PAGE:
Sunday, March 22, 2015

Sensitivity, skin deep

Yesterday, I was trying to find out what was wrong with the vacuum cleaner, one of those whizz bang Dyson things that’s meant to pick up pet hair, and somehow in the process, the suction peeled off skin from my finger.

It seemed a minor injury.  It was a minor injury but the pain I felt through this injury is nothing less than ten out ten, whenever the skinned part comes in contact with water or anything other than fresh air. 

And twenty-four hours later it still weeps.

I told my husband it felt like a burn.  I’m familiar with them.  I’ve burned myself often enough over the stove while cooking, but this is a new one. 

I think of St Bartholomew, the apostle allegedly skinned alive for spreading his faith.

The nerve endings in our skin must be vast, or maybe not on our skin, so much as directly under our skin. 

Just below the epidermis lies a land of sensitivity that’s enough to make your heart and body break.  It’s only a small wound, as I say, and I’m sure in time it’ll be fine.  but under this morning’s shower…

 For now it has stopped hurting because I hold my finger gently above the other fingers, give it air, and freedom from further abrasion. 

Speaking of which, there have been a few of late, abrasions that is.  More the familial kind.  We are having a battle in my family of origin about the nature of our family archive. 

To me an archive is a collection box for memories of the past, but my older brother wants it to have a more formal ring.  He wants it to include only historical documents, photographs and other memorabilia of the family. 

This brother does not consider memoir written by contemporary, still living, people sufficient to include in the archive. 

My various siblings and I battle over this.  Though many refuse to participate and are silent, the other half are drawn in and argue over the rights and wrongs of this. 

Why not have two boxes in the archive, my husband reckons?  One for the official stuff that clearly warrants a place in the archive, though once upon a time some of this would have been contestable, too – my mother’s memoir for instance.  There are enough of her siblings who reckon my mother got things wrong.  Not that memoir can ever be about absolute facts and truthfulness, though there are some who demand it. 

In any case, my husband suggests we have one box for the archival of the clearly-past and another box that can act as a sort of clearinghouse. Things like people’s stories of their lives, their recollections, can go into the clearing house, to be corrected as necessary, and in time after some people die, be moved over to the official archive.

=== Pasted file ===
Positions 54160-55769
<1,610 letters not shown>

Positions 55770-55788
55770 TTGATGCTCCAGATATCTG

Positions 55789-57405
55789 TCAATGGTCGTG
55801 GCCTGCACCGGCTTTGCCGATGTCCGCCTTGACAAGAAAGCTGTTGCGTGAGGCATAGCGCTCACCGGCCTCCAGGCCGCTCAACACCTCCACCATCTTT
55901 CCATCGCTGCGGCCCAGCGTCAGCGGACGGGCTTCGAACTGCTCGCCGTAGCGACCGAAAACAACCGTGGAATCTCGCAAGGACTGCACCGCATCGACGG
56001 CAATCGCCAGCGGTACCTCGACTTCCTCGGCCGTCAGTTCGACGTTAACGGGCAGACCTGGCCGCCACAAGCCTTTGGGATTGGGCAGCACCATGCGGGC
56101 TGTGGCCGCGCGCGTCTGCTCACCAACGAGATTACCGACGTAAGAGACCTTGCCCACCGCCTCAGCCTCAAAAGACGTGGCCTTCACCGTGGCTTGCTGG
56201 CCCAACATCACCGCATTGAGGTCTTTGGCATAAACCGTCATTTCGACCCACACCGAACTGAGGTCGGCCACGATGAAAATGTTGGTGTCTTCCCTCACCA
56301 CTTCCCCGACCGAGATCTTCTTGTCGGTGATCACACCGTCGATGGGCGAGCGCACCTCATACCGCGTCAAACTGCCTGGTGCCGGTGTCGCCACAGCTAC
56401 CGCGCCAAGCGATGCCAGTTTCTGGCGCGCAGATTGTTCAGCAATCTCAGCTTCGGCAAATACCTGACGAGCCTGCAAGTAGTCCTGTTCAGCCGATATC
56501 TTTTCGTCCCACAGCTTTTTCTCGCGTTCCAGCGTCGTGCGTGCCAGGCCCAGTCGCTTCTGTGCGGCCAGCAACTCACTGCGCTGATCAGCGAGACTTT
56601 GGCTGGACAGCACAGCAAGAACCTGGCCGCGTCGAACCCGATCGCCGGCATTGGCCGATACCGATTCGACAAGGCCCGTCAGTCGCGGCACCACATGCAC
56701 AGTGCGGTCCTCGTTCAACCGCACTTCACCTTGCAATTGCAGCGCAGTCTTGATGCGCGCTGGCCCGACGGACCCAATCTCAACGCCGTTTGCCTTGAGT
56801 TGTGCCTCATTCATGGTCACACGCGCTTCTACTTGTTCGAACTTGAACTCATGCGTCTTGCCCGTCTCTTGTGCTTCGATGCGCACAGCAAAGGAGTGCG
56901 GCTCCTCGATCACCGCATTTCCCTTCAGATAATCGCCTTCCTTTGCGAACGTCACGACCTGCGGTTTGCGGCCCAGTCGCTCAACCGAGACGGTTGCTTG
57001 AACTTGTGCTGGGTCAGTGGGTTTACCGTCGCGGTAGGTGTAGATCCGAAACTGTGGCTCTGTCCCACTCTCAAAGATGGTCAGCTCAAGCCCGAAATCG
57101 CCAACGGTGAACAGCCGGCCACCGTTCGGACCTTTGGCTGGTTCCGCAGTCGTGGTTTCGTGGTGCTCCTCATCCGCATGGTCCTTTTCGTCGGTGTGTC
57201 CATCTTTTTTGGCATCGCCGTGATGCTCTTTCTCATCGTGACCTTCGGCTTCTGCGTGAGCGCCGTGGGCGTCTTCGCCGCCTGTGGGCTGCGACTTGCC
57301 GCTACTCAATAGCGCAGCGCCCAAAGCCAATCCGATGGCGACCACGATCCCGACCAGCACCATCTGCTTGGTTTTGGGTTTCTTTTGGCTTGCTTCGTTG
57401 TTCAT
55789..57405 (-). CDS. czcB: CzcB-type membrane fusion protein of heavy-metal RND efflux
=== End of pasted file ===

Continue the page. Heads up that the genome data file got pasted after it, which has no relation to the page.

One of my other brothers put up his chronicles and it has upset some people, both for its inaccuracies and in places for its insensitivities.

At times, he writes about things that are somewhat at a distance from him, despite popping up in his diary.  Events that perhaps others should be free to write about when they feel ready, or not at all, but not have this brother display it as a family event on the page for all to see without analysis or relevance or context.

That said, this brother, in my view, has every right to put up his stories – not stories more a diarising of events over part of his life time – even if others disagree.

 The old archival footage is non-contestable, almost – there’s no one alive involved who could protest – but the other stuff, the stuff that pertains to those of us who are still alive, is like trying to hold a boiling saucepan with no handle. 

How do we pick it up without getting scalded, or skinned?

And then next week, we escape from it all, with a sojourn to Scotland.

As my husband said to me over dinner last night, ‘Who would have dreamed that we would ever go to Scotland?’ It seems so far out of our familiar orbit: the Dutch, the German, the Irish, the English. 

But our youngest daughter decided that Edinburgh University was calling and that’s where she is living for a few more months now and that’s where we will follow, for a couple of weeks. 

Only a short time to swallow all that difference and distance, but enough perhaps to get a taste. 

While we are in Glasgow, we will meet with one of my best blogging friends, Jim Murdoch, and his wife Carrie, and the virtual world that is the blogosphere will for an hour or so – and in some ways forevermore – become real.    

Our son-in-law’s parents, who will travel from Germany to visit him and his small family, will stay in our house and care for our dog and cats, while we traipse though the Highlands for adventure. 

Children force you on adventures you might otherwise not venture into.  It takes that much to get me away from the comfort and ostensible certainty of my life at home - notwithstanding the unexpected wounds.  

But that’s a whole other story, why it is that, unlike so many people I know, I prefer not to travel further afield than Victoria. 

Burned by the grief of my mother’s immigration to Australia over fifty years ago, and her heart overladen with a grief too heavy for her to carry, I shared it with her, that grief, even though I was born here. 

I know from my mother, what it’s like to be forced away from your home.  Hence my compassion for all those who come here from other lands, for whatever reasons.  

They lose touch with their idea of home.
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